By: Tim Elmore
How One Mom Kept Her Teen Off Social Media for Six Years
If you watched The Social Dilemma on Netflix, you know firsthand the challenges of social media platforms today. The documentary allows viewers to hear tech experts sound the alarm on the dangerous impact of social networking which Silicon Valley tech companies manipulate and influence. The film explains how social media works like a slot machine in Las Vegas—very enticing and very addictive. And our body chemicals react to it.
One mother, Lorna Klefsaas, saw firsthand what these platforms were doing to her three high school daughters. They struggled with FOMO, with filters and comparisons, and one of them even wrestled with depression and anxiety as a result. Lorna wanted something different for her son, Sivert.
That’s when she made him an offer he couldn’t refuse.
A Social Media Challenge
One day, Lorna sat down with her 12-year-old son in their kitchen and casually tossed out a challenge. She said, “Siv, would you ever consider staying off social media until you were 18 if I paid you $1,800?” She chose $1,800 because he had to stay off until his 18th birthday.
Her sixth-grade son thought: Seriously? You’d pay me to avoid it?
Sivert immediately accepted her challenge. He later reflected, “I accepted it because it was so much money! I probably hadn’t had more than ten dollars in my whole life. So, $1,800 sounded like a fortune. I remember thinking I would have enough money to buy a house and a car!”
The brilliance of Lorna’s offer is clear:
- It was a large amount of money, but something she could save up for in six years.
- Having never used social media yet, Sivert found it easier to say “no” to the platforms.
- He could enter high school focused on priorities that really mattered.
In fact, her son said, “It wasn’t like I had to give something up—I just had to not start.”
This is the key. It’s easier to refrain from bad habits before you start them than to stop them after they become entrenched.
Motivated by the promise of money, the challenge proved easy at first. By the time Sivert reached his junior and senior years of high school, however, it became more difficult. First, he realized there were social inconveniences. He had to ask his friends to fill him in on the interactions he was missing. Second, he realized in his teen years that $1,800 isn’t as large a sum as he first assumed it was. Finally, Sivert found that when he met new people, they’d ask for his Snapchat. When he told them he didn’t have an account, they didn’t know what to say. He had to get creative to stay in touch.
But this teen stuck with it.
The good news is—Sivert learned to live a life that was free from the addiction of social media. His friends knew about the challenge and admired him for it. They kept him updated on the things he missed online. By the time he entered his junior year of high school, he felt he was too close to the goal to stop. He was determined to finish, to reach the target and win his prize. As an 18-year-old, he said it was “a matter of pride.”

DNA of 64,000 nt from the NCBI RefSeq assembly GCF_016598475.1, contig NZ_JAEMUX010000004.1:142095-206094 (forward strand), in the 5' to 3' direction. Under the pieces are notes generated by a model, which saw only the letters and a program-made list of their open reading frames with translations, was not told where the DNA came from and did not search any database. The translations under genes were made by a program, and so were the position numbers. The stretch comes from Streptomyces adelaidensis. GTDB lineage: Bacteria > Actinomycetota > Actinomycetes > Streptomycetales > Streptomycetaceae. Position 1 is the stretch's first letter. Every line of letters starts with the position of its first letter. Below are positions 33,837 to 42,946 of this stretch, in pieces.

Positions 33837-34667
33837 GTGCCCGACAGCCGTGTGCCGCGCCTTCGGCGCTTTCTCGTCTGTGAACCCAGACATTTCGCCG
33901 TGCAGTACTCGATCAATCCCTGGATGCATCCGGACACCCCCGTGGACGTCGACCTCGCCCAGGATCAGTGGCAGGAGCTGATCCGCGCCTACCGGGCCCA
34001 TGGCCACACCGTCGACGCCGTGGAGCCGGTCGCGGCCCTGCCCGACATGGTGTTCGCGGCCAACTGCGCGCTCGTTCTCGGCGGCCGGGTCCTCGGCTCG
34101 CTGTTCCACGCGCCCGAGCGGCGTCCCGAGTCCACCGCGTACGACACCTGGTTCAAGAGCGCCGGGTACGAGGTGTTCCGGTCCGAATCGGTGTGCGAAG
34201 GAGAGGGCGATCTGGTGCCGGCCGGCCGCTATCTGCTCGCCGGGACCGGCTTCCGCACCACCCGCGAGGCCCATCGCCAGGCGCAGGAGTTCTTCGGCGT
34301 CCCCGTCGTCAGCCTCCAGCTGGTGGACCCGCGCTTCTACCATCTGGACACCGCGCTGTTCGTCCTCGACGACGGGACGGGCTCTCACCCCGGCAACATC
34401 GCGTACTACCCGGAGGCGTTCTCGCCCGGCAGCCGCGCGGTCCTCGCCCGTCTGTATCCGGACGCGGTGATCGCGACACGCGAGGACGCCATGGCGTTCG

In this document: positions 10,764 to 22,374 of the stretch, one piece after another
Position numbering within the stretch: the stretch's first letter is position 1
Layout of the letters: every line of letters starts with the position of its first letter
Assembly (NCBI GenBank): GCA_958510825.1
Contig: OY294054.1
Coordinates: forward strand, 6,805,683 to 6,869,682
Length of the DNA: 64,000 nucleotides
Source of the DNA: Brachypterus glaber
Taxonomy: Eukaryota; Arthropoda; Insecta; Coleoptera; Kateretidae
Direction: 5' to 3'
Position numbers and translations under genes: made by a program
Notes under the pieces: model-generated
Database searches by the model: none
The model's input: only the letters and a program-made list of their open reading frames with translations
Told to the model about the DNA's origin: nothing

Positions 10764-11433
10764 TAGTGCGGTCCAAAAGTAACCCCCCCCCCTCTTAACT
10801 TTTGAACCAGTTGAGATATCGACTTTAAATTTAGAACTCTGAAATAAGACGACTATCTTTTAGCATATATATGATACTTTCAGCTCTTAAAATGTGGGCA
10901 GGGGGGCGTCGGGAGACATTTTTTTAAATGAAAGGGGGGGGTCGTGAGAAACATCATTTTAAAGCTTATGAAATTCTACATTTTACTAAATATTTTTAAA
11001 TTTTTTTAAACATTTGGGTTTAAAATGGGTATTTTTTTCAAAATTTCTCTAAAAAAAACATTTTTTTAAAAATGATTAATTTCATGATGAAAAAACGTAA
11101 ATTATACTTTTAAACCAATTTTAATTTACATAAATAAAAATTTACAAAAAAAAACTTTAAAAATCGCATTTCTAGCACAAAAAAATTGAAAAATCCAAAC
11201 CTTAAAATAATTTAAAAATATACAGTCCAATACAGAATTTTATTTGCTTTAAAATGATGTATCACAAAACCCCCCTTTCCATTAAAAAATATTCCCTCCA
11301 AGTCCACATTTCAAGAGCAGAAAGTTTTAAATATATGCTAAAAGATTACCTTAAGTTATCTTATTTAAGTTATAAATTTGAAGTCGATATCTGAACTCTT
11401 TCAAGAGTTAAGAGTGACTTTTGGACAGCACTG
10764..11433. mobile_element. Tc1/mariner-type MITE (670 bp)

It was also a matter of mental health.
Lorna looks back over the last six years and believes the impact of his commitment has been “tremendous.” Not only was he spared the drama of social media during high school; it also afforded him the extra time to focus on his studies and athletics, both of which he excelled in because he wasn’t distracted by time spent on social media. He did not struggle with mental health problems; he was focused on academics and sports, and is now ready to enter college in much better shape than most graduates. Sivert’s mom says he is a good conversationalist, makes eye contact, and is engaged with the people around him. As a student, he graduated number one in his class. As an athlete, he scored his 1,000th point in basketball his senior year and he rushed for over 2,000 yards in high school football. Lorna is extremely proud of her son.
On his 18th birthday, she walked into her son’s room and handed him an $1,800 check.
Both Lorna and her teen son agree: The rewards far outweighed the sum she paid him. He is proud of himself for staying off those addictive platforms. And she is proud of the results he achieved by doing something else with his time.
What’s that worth to you?
I am not suggesting we must duplicate this monetary reward system. I am suggesting, however, that we find a way to challenge our young people to trade social media for something far more valuable. What could you do?